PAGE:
Writing the Story of a Disappearing City
Zan Romanoff on the Shifting Identities of Los Angeles
The Getty Fire, which burned more than 700 acres of west Los Angeles last fall, broke out in the first hours of the morning of October 24. This meant that by the time I woke up on the other side of the city, the news of it was already everywhere—except where it had been crowded out by reports of the Kincade blaze in Sonoma County, which would eventually consume nearly 80,000 acres of Northern California, or, more locally, the Tick Fire, which was just an hour away in Santa Clarita.
I was born and raised in Los Angeles; I am a veteran of fire season, of scanning containment percentages and weather reports, and the way that clouds of smoke and ash turn sunlight a pale, unnerving orange. When I was younger the season was shorter, the fires smaller and further away; now every year they come in closer, burn hotter and longer and meaner.
Every time there is a fire in LA, a friend or two from another state will text to ask if I’m okay, which I appreciate even though the answer is, fairly invariably, yes: my neighborhood is dense, urban, not the kind of place that wildfires commonly encroach on.
The Getty Fire made a lot of news—a big museum was threatened, as were the lives of housekeepers and gardeners whose rich bosses hadn’t thought to tell them that the neighborhood was evacuated and they shouldn’t come in to work—so I got a lot of texts.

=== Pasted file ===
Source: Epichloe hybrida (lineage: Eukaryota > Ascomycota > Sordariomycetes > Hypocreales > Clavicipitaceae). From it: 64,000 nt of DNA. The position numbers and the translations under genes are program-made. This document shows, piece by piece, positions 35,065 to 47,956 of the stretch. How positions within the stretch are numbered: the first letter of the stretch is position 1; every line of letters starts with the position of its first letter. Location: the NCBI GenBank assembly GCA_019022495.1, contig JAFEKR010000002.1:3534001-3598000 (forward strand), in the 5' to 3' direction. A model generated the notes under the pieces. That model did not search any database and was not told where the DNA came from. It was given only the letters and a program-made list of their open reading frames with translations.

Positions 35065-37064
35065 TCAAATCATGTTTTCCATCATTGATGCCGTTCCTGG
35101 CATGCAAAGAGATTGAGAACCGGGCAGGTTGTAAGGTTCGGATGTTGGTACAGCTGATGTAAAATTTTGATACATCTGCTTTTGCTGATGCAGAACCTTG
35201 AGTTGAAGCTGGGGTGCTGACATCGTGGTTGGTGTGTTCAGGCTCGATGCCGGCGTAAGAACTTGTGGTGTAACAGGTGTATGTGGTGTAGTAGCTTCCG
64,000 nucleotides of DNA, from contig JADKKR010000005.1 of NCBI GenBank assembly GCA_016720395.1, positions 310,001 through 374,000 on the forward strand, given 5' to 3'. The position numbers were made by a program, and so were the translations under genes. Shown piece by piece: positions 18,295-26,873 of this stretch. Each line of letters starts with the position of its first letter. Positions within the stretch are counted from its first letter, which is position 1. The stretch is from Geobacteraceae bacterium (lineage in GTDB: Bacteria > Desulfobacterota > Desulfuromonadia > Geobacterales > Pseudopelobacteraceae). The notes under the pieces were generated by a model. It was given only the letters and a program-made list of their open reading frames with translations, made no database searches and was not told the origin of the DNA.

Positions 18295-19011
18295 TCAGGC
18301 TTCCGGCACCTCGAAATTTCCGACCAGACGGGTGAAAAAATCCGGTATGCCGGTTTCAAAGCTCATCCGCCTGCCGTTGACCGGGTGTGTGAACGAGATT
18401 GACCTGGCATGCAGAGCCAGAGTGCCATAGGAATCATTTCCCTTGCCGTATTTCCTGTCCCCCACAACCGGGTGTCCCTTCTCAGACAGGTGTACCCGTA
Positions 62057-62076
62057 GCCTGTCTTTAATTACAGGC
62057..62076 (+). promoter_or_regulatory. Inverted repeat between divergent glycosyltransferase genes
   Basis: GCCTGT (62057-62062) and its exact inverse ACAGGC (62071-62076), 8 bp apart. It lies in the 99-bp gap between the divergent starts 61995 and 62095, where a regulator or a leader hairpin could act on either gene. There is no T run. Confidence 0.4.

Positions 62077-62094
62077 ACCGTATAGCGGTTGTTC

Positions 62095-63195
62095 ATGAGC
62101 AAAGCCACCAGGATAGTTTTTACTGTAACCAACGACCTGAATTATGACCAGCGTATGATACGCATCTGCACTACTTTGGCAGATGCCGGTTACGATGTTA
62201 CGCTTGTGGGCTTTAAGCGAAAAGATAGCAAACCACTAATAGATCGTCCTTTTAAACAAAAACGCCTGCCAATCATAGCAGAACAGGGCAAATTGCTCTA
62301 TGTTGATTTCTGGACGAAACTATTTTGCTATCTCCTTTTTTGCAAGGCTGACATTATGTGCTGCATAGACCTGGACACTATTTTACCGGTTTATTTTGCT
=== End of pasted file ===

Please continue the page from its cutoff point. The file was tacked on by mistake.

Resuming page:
I’m fine, I told everyone, and, of course, I was.
Privately, though, I was mourning a silly, invisible loss, one that affected absolutely no one else, but was nonetheless very real to me. The book I had spent the last four years writing—which had just been sent to be press, to be published in the spring—took place largely at fictional hotel right in the center of the Getty Fire’s burn.The threat of Los Angeles has always been that it will move from underneath your feet without warning.
I had spent years living in that place in my mind. I mourned it on my characters’ behalf, and also on my own. Now, when I read Look at a book event, I always remember with a slight startle: oh right. This was written before.
Writing books takes a long time, but getting them published can take even longer. I finished the first draft of what would become Look in December of 2016, but it didn’t sell until the spring of 2018, some sixteen months later. It wouldn’t come out for another two years, in March of 2020. This is considered a normal timeline in the industry—even a fairly speedy one.
This means that if you are writing contemporary fiction, unless you set your book in a specific year, you are always taking something of a gamble in assuming that reality in which you write your book and the one in which you publish it will resemble one another closely enough for readers to accept your world without question.
Of course, you can always make adjustments to the manuscript along the way—I spent one of the final rounds of edits on my second book, Grace and the Fever, turning Instagrams into Snapchats—but at a certain point, several months before its release date, the book goes to press, and then you’re stuck with what you have. (Those months for Grace were, of course, when Instagram introduced Stories, and Snapchat lost its crown as teen social media app of choice, rendering all of my last-minute find-and-replacing moot.)